How Finding Self Worth Can Improve Self Esteem

In the same way that being considered attractive or wealthy does not equal being a good person, things we perceive as flaws in our material selves have no bearing on our spiritual nature. With the children, we reflect on how we would speak of ourselves as an outsider: would we tell a friend that they are stupid or ugly, or that they would never be good at math or reading? Of course not, they said. Then why do we sometimes think those things about ourselves?

If we are lamps that belong to God, there is no room in our lives for self-deprecation. Neither can we waste the talents or opportunities we have—we must care for this light that does not belong to us, and make sure we do all the good we can with it, so that it fulfills its role in society.

We also study this quotation in junior youth groups, where the conversation can go a little deeper. If we care for our souls, we ask, then we should not expose ourselves to situations that endanger them. We wouldn’t hang out with friends that do drugs or commit crimes any more than we would set a friend’s puppy loose on a street with heavy traffic. We make an effort to strengthen our talents and pursue interesting opportunities, because we want our light to shine—not be extinguished.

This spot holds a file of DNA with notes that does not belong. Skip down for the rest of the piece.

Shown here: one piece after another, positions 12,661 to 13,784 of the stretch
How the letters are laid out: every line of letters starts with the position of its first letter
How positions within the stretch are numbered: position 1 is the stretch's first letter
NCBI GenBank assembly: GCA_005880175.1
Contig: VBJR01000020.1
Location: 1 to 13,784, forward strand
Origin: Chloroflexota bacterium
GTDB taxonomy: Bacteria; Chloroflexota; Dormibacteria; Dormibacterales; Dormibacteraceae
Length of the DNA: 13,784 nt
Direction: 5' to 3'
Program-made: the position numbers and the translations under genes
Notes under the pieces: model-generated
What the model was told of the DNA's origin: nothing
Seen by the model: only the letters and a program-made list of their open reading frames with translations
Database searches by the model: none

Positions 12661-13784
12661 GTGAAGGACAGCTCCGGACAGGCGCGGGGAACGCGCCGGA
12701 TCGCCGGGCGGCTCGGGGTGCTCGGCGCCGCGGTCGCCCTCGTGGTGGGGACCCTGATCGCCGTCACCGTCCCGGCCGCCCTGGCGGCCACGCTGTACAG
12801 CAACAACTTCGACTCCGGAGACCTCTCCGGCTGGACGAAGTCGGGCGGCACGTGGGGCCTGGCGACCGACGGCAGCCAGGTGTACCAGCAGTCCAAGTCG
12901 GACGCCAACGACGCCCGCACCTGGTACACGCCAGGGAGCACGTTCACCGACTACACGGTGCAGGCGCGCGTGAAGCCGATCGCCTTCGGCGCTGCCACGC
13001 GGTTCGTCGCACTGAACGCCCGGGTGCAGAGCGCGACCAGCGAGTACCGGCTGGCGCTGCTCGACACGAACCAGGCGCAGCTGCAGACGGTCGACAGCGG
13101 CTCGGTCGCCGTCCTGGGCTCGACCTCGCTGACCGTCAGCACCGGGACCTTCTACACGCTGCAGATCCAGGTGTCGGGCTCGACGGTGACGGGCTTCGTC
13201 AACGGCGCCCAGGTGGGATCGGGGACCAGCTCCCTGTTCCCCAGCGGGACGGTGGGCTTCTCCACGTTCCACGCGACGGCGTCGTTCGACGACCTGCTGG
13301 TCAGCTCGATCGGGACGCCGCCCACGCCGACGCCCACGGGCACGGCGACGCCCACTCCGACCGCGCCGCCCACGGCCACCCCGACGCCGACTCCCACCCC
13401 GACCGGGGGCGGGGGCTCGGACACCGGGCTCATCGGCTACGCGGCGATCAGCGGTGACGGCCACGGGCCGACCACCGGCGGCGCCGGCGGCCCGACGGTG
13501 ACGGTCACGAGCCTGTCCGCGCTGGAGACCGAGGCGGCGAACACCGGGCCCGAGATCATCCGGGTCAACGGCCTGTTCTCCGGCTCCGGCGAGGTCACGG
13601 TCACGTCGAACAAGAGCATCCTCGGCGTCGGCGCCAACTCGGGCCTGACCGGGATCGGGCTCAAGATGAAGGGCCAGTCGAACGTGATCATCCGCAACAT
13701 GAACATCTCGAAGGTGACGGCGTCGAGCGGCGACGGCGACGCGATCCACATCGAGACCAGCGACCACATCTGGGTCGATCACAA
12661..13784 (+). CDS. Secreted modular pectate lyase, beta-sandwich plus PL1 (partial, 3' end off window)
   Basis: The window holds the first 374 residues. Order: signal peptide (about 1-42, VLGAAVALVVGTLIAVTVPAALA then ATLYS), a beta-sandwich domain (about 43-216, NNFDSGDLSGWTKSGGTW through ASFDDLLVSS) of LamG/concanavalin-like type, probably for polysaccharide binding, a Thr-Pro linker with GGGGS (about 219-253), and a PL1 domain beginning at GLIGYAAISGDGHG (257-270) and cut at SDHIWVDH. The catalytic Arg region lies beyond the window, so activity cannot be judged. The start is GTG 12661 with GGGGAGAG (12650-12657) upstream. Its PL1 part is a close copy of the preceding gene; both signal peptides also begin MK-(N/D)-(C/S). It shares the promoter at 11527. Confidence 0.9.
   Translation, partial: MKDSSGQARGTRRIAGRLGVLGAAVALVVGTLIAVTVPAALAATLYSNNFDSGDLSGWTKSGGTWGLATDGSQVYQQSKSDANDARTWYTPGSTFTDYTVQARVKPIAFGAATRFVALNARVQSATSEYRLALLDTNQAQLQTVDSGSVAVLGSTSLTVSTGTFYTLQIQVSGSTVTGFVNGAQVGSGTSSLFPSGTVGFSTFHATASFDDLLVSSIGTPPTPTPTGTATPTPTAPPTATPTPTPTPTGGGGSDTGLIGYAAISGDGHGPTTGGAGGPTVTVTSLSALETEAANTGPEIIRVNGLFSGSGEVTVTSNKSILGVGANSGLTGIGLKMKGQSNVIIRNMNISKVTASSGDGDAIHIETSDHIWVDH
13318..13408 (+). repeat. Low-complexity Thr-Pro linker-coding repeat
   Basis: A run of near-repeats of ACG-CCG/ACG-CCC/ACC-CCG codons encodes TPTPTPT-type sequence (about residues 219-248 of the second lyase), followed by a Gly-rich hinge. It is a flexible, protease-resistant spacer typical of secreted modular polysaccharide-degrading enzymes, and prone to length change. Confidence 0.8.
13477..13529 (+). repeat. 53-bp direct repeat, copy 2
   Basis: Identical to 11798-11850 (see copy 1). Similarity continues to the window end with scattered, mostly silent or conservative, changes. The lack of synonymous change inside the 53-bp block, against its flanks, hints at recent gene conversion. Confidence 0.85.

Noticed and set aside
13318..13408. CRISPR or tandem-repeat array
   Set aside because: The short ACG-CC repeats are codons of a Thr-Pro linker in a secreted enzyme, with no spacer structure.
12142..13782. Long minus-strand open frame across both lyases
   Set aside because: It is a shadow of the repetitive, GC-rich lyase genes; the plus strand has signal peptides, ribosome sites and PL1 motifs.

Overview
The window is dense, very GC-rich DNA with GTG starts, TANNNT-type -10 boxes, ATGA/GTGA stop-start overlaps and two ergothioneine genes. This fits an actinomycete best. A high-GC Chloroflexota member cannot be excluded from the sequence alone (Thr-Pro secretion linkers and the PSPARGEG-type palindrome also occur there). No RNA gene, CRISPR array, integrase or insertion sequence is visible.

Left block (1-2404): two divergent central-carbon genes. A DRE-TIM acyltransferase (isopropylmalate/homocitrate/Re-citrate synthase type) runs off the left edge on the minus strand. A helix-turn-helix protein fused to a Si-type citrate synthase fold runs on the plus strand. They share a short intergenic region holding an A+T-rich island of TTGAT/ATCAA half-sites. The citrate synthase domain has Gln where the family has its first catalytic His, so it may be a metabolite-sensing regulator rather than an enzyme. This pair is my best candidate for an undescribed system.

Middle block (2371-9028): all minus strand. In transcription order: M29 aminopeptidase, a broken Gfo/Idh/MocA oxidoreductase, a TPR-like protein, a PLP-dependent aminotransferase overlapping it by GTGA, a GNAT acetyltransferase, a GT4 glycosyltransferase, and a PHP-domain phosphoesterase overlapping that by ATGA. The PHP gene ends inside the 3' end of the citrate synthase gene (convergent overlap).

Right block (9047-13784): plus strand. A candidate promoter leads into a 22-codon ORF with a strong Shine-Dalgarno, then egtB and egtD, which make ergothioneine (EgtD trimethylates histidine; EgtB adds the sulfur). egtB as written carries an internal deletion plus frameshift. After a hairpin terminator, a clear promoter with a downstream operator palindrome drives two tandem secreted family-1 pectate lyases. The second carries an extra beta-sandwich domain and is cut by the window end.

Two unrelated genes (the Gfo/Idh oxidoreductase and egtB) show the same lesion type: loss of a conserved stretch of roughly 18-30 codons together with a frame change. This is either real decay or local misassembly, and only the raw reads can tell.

Some years back, at a youth gathering, we were studying the writings of Baha’u’llah with friends from high school and early college. We read this quote:

O Son of Bounty! Out of the wastes of nothingness, with the clay of My command I made thee to appear, and have ordained for thy training every atom in existence and the essence of all created things. Thus, ere thou didst issue from thy mother’s womb, I destined for thee two founts of gleaming milk, eyes to watch over thee, and hearts to love thee. Out of My loving-kindness, ’neath the shade of My mercy I nurtured thee, and guarded thee by the essence of My grace and favor. And My purpose in all this was that thou mightest attain My everlasting dominion and become worthy of My invisible bestowals. – Baha’u’llah, The Hidden Words, p. 32.

One girl in the group, after reading the quote, became very thoughtful. She told us she had had a very difficult childhood, and had often been angry at God for forgetting her and allowing her to face all those hardships at such a young age. But after reading the quote, she suddenly felt at peace. Her life had been far from perfect, but she was still here, because she had had exactly what she had needed to make it this far. That in itself was a success. “God was with me the whole time,” she said.

The Baha’i writings make it clear that as humans we have severely underestimated our own value. For children, youth and even adults, reading and reflecting on these teachings helps us stop holding ourselves back, and instead dedicate the light within all of us to the betterment of humankind.